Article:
Media Decoder Blog: Sports Illustrated Lands New Armstrong Interview

4:17 p.m. | Updated Lance Armstrong thought about bypassing the media and making a confessional video for the Web that would have detailed his substance abuse and included an apology to his fans. But instead he sat down with Oprah Winfrey, and he doesn’t regret the choice, Mr. Armstrong told a writer for Sports Illustrated in a column that was published online on Tuesday.

Mr. Armstrong spoke to the writer, Michael McCann, at length last month, but only on the condition that he not be quoted directly. Mr. McCann, a sports law expert, is a part-time legal analyst and writer for the magazine and its Web site.

His column is a summation of his conversation with Mr. Armstrong, including the fact that Mr. Armstrong almost sat down with Tom Brokaw, the former “NBC Nightly News” anchor, instead of Ms. Winfrey. Mr. Brokaw is now a special correspondent for NBC News.

“He had also weighed the possibility of producing a four- to five-minute video that would have been available on his official Web site, as well as YouTube, Facebook and other sites,” Mr. McCann wrote. The video would have allowed Mr. Armstrong to look straight into the camera and apologize — and would have allowed him to avoid Ms. Winfrey’s questions.

“Ultimately he concluded that a conversation would be a more natural vehicle than a scripted speech, and the choice was between Winfrey and Brokaw,” Mr. McCann added.

Sports Illustrated billed the interview as Mr. Armstrong’s second, since Ms. Winfrey’s interview was televised six weeks ago. It came about rather serendipitously, after Mr. McCann noticed that Mr. Armstrong had started following him on Twitter. Mr. McCann struck up a conversation with Mr. Armstrong via Twitter’s direct message feature, and eventually suggested that the two men meet. Mr. Armstrong invited him to his home in Austin, Tex.

The ensuing meeting took place on Feb. 27. There were no restrictions placed on it, other than the no-direct-quotations rule. Mr. McCann said Mr. Armstrong “displayed a range of emotions, from conviction to sorrow.”

Article source: http://mediadecoder.blogs.nytimes.com/2013/03/05/sports-illustrated-lands-new-armstrong-interview/?partner=rss&emc=rss

DealBook: Thomas Weisel, Banker Behind Armstrong, Says He Was Unaware of Doping

Thomas Weisel, an investment banker in San Francisco, was Lance Armstrong's biggest financial backer.Susan Ragan for The New York TimesThomas Weisel, an investment banker in San Francisco, was Lance Armstrong’s biggest financial backer.

The financier Thomas Weisel recently boxed up the bright-yellow cycling jerseys that lined an entire wall of his office, which overlooks San Francisco’s harbor. They were gifts from Lance Armstrong, a longtime friend whom Mr. Weisel had bankrolled through seven Tour de France wins.

The evidence that Mr. Armstrong repeatedly used performance-enhancing drugs, which culminated in a televised confession with Oprah Winfrey on Thursday night, has destroyed his career, and now threatens to blacken the reputation of Mr. Weisel.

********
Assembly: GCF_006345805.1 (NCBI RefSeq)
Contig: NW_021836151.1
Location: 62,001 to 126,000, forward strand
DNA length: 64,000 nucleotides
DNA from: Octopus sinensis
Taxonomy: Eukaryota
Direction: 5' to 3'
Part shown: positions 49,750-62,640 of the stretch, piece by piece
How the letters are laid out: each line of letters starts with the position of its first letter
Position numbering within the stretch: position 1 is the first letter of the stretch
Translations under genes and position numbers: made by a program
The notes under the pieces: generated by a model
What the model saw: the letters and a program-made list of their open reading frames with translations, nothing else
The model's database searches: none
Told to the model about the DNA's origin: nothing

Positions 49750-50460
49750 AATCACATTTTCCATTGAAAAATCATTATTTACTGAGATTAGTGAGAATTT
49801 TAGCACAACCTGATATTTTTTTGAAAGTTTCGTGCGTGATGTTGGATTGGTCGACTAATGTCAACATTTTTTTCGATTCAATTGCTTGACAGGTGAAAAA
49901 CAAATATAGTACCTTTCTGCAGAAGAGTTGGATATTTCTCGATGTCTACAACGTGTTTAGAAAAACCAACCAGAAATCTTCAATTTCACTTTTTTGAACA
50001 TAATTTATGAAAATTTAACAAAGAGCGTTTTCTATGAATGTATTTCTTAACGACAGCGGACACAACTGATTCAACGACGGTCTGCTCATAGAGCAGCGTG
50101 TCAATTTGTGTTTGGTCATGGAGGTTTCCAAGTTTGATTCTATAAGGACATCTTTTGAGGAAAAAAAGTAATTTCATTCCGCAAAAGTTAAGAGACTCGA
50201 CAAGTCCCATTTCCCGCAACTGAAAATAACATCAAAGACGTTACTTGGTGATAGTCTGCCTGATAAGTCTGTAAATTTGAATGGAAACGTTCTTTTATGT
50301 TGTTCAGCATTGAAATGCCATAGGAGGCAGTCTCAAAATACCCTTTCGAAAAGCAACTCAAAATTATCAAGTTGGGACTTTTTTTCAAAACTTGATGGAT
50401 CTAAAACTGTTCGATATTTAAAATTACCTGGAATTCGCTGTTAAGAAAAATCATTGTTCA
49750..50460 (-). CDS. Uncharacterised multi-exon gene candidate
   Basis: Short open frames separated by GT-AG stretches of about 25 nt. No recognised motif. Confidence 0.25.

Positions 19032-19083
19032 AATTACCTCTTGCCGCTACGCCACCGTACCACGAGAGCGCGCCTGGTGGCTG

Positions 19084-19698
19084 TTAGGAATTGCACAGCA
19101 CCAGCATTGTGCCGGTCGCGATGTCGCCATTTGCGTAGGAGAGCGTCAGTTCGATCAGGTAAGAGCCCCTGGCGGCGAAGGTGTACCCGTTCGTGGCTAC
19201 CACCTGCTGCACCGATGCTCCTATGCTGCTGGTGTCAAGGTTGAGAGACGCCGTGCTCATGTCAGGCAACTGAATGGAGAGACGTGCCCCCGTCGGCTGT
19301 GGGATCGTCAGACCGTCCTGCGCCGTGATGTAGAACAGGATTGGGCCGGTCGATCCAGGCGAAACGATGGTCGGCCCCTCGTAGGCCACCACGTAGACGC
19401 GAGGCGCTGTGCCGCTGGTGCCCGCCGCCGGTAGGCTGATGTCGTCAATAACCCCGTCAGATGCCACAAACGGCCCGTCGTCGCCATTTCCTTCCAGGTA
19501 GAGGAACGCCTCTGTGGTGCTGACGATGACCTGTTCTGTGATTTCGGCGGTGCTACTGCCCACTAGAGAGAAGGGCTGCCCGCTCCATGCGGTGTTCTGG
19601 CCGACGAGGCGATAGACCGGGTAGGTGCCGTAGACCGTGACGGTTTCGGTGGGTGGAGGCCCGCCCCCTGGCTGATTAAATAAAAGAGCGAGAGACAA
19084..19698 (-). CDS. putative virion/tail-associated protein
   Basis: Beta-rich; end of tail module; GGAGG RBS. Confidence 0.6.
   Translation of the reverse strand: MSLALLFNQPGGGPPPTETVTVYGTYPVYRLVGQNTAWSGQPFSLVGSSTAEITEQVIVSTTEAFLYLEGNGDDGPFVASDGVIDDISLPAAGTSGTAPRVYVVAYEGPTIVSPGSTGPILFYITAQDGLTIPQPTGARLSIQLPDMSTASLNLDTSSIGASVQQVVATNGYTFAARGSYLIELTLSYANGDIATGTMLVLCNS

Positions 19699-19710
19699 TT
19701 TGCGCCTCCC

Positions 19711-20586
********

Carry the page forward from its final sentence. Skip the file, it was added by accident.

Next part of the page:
Mr. Weisel, 71, the founder of the cycling team that is at the center of the sport’s biggest doping scandal, is accused of wrongdoing in a federal whistle-blower suit that was leaked publicly this week. The suit, filed by Floyd Landis, a former teammate of Mr. Armstrong’s who has admitted to doping, claims that Mr. Weisel and other team officials “engaged in a systematic program of doping.” Mr. Weisel has also been linked to a $500,000 payment aimed at silencing a drug test Mr. Armstrong purportedly failed in the late 1990s.

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Despite several years of accusations of rampant doping on the team, Mr. Weisel, in his first public comments on the matter, said those accusations were false.

“I did not know until very recently that Lance Armstrong had engaged in doping while riding for the team,” he said. “Any allegation that I was aware of or condoned or supported doping by any team rider is false.”

Mr. Weisel said the credibility of the people interviewed in an October report by the United States Anti-Doping Agency, which described Mr. Armstrong’s doping activities, persuaded him that the cyclist had used performance-enhancing drugs. He said he had heard rumors of drug abuse, but dismissed them because the cyclists were passing the drug tests. He never personally saw an instance of doping on the team, he said.

Mr. Weisel is a legend in investment banking, where attention to detail can make — or break — a deal. Now it is clear that Mr. Armstrong and other cyclists involved in Tailwind Sports, the holding company for the United States Postal Service cycling team and an organization that Mr. Weisel led as chairman, were using performance-enhancing drugs right under his nose. If he did not know about the team’s win-at-all costs approach, he should have, friends and rivals alike say.